Websites and online shops have become more than a simple marketplace. They are a worldwide showcase for a company’s products and, as such, part of a company’s brand image. This is why they need to be carefully protected.
As forecasted in a previous entry on this blog, on April 18, 2015, the Internet Corporation for Assigned Names and Numbers (“ICANN”) delegated a new adult entertainment generic top-level domain (“gTLD”) to the ICM Registry, “.SEX.” Now, brand owners who have registered their trademarks with the Trademark Clearinghouse (“TMCH”) will have the opportunity to block cyber-squatters from registering their trademarks on the “.SEX” gTLD during the “sunrise period” from September 1, 2015-October 1, 2015, for a registration fee of $200. The sunrise period is a priority registration phase which allows brand owners to be the first to register their domain names. During this sunrise period, only those entities and individuals who have registered trademarks with the TMCH will be able to register domain names on the new .SEX gTLD registry.…
In its February 2015 Report on the Internet of Things (IoT), the FTC estimated that there are now 25 billion connected devices worldwide. Another more conservative report by Gartner estimates there will be 2.9 billion connected devices in the consumer sector this year and 5 billion total, and that total will climb to 25 billion by 2020. Regardless of the accuracy of the numbers, clearly the growth of IoT presents unique challenges because of the sheer variety of “connected devices” – from sprinklers, to fitness trackers, to connected cars – and the data they may collect. It is therefore not surprising that regulators have released privacy and security guidance and frameworks for IoT.
The Internet of Things will generate in the retail sector US $ 329 billion of revenues by 2018 according to a report published by SAP, but such massive growth has to deal with legal issues concerning not only privacy compliance and cyber security, but also among others product liability.
Republished from Law A La Mode
By: Janice Yau Garton and Carly Roberts
There is little doubt that the continuing shift towards online retailing will have tremendous implications for the Asian real estate market. Over the coming years, physical retailers will have to change the way they use their space, shopping centers will undergo a transformation, and logistics real estate will see a boom, particularly in China.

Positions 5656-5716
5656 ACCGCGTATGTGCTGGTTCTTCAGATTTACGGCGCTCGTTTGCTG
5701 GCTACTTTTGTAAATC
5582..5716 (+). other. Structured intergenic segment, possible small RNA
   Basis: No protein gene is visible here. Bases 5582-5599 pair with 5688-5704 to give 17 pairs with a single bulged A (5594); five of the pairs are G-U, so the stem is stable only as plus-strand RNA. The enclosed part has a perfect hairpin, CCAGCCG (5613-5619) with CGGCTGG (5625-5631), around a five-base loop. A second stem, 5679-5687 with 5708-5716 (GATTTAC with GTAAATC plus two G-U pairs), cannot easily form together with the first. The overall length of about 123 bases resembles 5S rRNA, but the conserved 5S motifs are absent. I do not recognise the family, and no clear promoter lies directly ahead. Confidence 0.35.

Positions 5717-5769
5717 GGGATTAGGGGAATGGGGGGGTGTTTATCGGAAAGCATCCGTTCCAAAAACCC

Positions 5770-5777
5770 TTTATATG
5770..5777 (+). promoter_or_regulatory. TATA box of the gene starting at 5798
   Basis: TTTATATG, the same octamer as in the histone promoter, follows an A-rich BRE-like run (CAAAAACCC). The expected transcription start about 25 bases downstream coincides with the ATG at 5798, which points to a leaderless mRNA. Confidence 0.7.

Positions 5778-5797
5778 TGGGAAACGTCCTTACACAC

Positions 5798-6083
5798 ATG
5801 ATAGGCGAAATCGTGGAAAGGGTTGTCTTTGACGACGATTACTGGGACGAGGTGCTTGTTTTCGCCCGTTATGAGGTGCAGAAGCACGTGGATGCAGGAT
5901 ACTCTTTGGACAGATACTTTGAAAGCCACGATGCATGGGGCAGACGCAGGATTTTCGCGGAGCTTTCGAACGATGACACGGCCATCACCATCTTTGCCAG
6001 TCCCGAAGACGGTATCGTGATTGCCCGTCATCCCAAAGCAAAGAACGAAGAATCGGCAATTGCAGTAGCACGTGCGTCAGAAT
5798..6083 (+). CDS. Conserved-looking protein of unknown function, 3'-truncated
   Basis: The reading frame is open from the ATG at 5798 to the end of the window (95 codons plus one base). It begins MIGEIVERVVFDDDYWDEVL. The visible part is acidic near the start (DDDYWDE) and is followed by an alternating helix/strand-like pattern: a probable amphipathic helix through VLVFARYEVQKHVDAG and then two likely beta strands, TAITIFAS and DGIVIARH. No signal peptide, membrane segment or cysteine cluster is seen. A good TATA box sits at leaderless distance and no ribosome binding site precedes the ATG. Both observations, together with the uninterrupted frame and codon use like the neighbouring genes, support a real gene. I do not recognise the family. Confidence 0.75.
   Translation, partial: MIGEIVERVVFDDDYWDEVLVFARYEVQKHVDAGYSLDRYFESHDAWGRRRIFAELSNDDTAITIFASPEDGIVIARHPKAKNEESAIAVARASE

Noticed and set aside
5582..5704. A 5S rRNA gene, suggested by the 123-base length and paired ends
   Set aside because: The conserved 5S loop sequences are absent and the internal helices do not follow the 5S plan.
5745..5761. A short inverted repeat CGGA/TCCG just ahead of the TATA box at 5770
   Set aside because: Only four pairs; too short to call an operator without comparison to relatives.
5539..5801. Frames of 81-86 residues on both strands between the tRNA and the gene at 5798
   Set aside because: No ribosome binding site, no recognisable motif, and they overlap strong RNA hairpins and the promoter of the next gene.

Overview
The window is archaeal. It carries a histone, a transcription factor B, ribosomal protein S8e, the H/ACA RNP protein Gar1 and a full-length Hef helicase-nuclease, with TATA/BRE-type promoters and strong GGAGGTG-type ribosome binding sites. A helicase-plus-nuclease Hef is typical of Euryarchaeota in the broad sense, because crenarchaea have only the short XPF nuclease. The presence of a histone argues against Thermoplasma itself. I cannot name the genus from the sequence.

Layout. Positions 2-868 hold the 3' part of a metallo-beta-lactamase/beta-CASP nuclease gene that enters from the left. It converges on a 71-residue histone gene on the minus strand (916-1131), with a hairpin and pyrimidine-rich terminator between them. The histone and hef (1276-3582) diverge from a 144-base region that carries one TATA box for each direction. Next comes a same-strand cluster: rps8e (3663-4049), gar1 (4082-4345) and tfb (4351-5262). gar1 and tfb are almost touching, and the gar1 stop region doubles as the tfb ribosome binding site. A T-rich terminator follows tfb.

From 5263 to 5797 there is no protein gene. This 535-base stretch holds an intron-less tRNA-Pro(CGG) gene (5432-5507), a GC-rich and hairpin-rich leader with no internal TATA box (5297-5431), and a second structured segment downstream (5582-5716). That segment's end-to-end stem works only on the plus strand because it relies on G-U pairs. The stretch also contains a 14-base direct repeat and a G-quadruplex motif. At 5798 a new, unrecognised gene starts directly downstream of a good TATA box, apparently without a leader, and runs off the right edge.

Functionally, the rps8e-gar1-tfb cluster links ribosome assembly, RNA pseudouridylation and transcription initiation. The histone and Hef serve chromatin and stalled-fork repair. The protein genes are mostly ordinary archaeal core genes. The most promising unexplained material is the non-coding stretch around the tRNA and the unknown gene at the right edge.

This year, the Asia-Pacific region is set to overtake North America as the world’s largest e-commerce market, and China is predicted to become the second-largest business-to-consumer e-commerce market by 2017 (with the US remaining the largest). Between 2009 and 2012, e-commerce grew by an annual average of 70 percent in China.
Customers are looking to online retailers for lower prices, wider ranges and more convenience. In Asia in particular, access to the Internet has improved markedly in recent years, and Internet users located in Asia now account for almost 50 percent of all Internet users worldwide.
Republished from Law A La Mode
Online retail presents unparalleled opportunities for reaching new consumer markets and collecting consumer data. With such opportunities, however, come heightened regulatory scrutiny, compounded by high-profile consumer data security breaches in the US, Germany and elsewhere. Not surprisingly, there have long existed specific requirements for the collection and use of consumer data in the context of online retailing, for example in the US. Other countries, notably China, are now also regulating consumer privacy, and there are more changes to come, particularly in the EU.
Reposted from Law A La Mode
Labor Unions and Collective Bargaining Agreements
As the profits of German online retailers increase, so too do the HR pressures that such businesses face. As electronic retail businesses hire more and more workers, they are increasingly faced with labor law issues. For example, the primary German trade union for the retail sector, ver.di, has tried desperately to get a foot in the door at several online retailers.
Reposted from Sports, Media and Entertainment Online
The Ministry of Economy, Trade and Industry of Japan (“METI“) recently revised the Interpretative Guidelines on Electronic Commerce and Information Property Trading (“Guidelines“), which apply to all online business operations in Japan and clarify how the Civil Code, which governs Japanese commercial contracts, and other relevant laws, such as the Act on Special Provisions to the Civil Code Concerning Electronic Consumer Contracts and Electronic Acceptance Notice (Act No. 95 of 2001) (“Electronic Contract Act“) and the Act on Specified Commercial Transactions (Act No. 57 of 1976), are applied to various legal issues relating to electronic commerce and information property trading.
The rise in popularity of social networking websites and blogs has extended the reach of a single consumer’s opinion about a brand or its products or services. In fact, prior to purchasing goods or services, consumers frequently review what other consumers have said about the brand or its products or services online. Given the power of consumer testimonials, savvy brands have explored various means of incentivizing positive consumer conversation about their brand online or explored ways to produce content which mimics positive consumer conversation.